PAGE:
Twitter's new interfaceAs a Twitter user, I was interested in seeing just how different's new incarnation actually is, especially because it's been billed as the most significant product release for the micro-messaging service in a long time.

Would it finally give me a reason to ditch my Twitter client and go back to Would it finally produce a revenue model commensurate with the company's stiff venture capital valuation and immense promise? Would it leap tall buildings in a single bound? Alas, none of the above. The new Twitter is fairly tame -- and fairly indicative of the troubles that have beset the popular but not easily monetizable company.

The new finally opens into a dual-pane experience. The second pane offer a rich-media viewer that allows users to watch videos or check out photos from Twitter streams. Great. Trouble is, most Twitter clients already support three, four or even five panes and some offer a similar functionality.

Steering Clear of Third-Party Developer Turf

The company says the new Twitter rolls in @mentions, retweets, searches and lists immediately above the timeline to create a single, streamlined view on the left of the screen. This is all very nice but hardly earthshaking -- and hardly enough to make me drop a streaming media client that performs a lot of these functions in a richer interface.

Further, I'm pretty used to being able to post to Facebook, LinkedIn or multiple Twitter accounts from a single client -- something doesn't offer. To do so, of course, would mean directly competing with developers who build applications on top of the Twitter stream. The company has wrestled with the issue by offering a better Twitter client to compete with the likes of TweetDeck, Seesmic and Hootsuite. But those systems also offer analytics, better screening and lots of other goodies that are both simple enough for less-sophisticated Tweeps and powerful enough for the micro-messaging maniacs.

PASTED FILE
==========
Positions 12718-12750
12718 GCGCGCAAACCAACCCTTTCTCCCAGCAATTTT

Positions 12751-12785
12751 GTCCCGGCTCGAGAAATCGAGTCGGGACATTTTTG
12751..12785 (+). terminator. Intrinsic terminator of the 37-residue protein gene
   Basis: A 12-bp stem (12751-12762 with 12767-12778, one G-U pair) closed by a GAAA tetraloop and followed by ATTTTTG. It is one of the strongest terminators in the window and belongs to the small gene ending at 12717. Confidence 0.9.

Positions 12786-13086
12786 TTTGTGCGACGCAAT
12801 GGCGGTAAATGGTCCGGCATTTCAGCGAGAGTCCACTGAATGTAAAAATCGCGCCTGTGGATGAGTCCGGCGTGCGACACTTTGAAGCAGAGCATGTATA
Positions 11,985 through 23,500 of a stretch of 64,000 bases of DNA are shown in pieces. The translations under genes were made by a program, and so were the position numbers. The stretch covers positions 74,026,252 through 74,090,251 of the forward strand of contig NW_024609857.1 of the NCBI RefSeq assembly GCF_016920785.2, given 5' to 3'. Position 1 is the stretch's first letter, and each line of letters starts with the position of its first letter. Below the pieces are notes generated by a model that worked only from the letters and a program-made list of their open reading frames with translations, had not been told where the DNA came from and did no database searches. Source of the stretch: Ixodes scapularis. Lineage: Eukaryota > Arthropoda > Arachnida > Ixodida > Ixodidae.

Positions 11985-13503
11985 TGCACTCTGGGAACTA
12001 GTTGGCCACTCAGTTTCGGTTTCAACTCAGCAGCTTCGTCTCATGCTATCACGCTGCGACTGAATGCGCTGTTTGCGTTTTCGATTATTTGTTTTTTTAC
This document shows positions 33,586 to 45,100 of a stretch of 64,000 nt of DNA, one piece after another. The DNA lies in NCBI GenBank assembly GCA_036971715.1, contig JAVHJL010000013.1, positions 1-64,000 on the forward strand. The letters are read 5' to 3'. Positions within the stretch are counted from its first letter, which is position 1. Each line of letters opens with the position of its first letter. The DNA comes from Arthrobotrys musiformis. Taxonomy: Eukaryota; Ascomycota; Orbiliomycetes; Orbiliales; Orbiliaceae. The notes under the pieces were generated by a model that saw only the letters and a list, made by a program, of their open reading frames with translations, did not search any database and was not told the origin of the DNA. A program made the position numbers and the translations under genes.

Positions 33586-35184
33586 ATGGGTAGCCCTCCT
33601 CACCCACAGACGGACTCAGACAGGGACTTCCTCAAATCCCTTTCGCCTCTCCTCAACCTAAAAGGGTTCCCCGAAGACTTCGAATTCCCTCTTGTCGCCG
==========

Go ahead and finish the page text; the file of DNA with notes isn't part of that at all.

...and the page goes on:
With the new Twitter, however, the company clearly has put in place a template it can use to finally sell ads. But that, to me, isn't a great solution to the monetization puzzle. Turning Twitter into a straight-up ad play isn't going to turn the company into a cash machine like Google (GOOG), Zynga or Facebook. That strategy relies on a salesforce -- and on an audience that may or may not feel compelled to use In reality, the new Twitter is an audience-competition and momentum play in a market where pageviews draw less and less cash from advertisers, even on premium, highly popular properties.

More Chutzpah Needed

It's nice to see that CEO Evan Williams and his crew have finally gotten out of their single-pane, single-scroll rut. But they're going to have to do better than this if is going to vault into a true platform play the leverages Twitter's value as a streaming staple and a communications backbone for millions of users.

The company seems to be very thoughtful of its position and not wanting to hurt anyone. But I think as long as Twitter allows the other streaming clients to access its core streams, then a bit more chutzpah and hustle would be a good thing.

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The word "twit" means in English "idiot." So for those who use twitter and tweet all day long because you do not have the savy or guts to make a phone call then I can only hope that one day you will open your eyes and see the light. Texting and tweeting will never get you a job!

September 17 2010 at 12:02 PM Report abuse +2 rate up rate down Reply

I hate Twitter. It's so hard to use.. I think that Facebook is the most user frirendly social networking site on the Internet. I've heard of LinkedIn, but I've never been there, so have no idea what goes on over there...

September 17 2010 at 9:41 AM Report abuse rate up rate down Reply
Phil Morris

September 17 2010 at 8:33 AM Report abuse rate up rate down Reply

Heck, why work. With Obama at the helm there's no need...

September 16 2010 at 2:54 PM Report abuse -1 rate up rate down Reply